5 min read

Rethinking work: How you can move from full-on career to full-on life

Creating the life you want, even after a high-flying career.

Jeff Bezos, founder of Amazon, proved recently that even the greatest achievers in the business world have to step aside one day. The world’s richest man quit as chief executive of the online retail giant he founded 27 years ago.

For Bezos, there is plenty to keep him busy. He’ll remain Amazon’s executive chairman and has already sought to channel his outsized energies into something new such as jetting into space.

But for most people transformation into what Jon Stokes and Jan Hall, in their book Changing Gear, call the Third Life, the period that follows childhood and career, is hard to do. And that’s often especially the case if your career has been a busy one, full of high achievement.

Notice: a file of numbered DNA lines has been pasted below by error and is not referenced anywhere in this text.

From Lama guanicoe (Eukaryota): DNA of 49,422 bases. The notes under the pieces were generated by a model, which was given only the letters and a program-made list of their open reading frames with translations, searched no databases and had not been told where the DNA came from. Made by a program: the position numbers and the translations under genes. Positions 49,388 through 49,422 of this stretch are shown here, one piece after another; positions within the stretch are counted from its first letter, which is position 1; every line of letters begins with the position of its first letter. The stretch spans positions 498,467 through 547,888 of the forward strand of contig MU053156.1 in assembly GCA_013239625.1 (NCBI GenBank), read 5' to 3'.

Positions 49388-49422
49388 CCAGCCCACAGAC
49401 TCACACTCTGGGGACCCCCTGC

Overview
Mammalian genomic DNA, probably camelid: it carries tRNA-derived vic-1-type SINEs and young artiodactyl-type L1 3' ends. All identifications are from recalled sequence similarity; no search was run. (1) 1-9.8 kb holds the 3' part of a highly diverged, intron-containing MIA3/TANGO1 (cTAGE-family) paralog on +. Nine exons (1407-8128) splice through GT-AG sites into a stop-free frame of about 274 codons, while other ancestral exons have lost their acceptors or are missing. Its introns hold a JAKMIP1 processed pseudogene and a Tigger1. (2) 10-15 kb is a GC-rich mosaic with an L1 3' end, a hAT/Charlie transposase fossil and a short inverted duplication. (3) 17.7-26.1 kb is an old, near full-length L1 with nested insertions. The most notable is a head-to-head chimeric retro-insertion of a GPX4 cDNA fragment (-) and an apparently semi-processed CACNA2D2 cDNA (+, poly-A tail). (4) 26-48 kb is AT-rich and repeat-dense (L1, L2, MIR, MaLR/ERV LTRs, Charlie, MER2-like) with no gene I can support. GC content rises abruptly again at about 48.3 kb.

Our book seeks to overcome this difficulty. Myself, Jon Stokes, a clinical psychologist, leadership coach, and Jan Hall, a seasoned former headhunter who now advises FTSE boards, and a former member of Saïd Business School Global Leadership Council, have combined our lifelong experience to show it is possible to make the transition, and embrace the 'third stage' of your life, if the change required is not underestimated.

You can embrace the 'third stage' of your life, if the change required is not underestimated.
People are not machines. They have minds and brains but they have emotions too.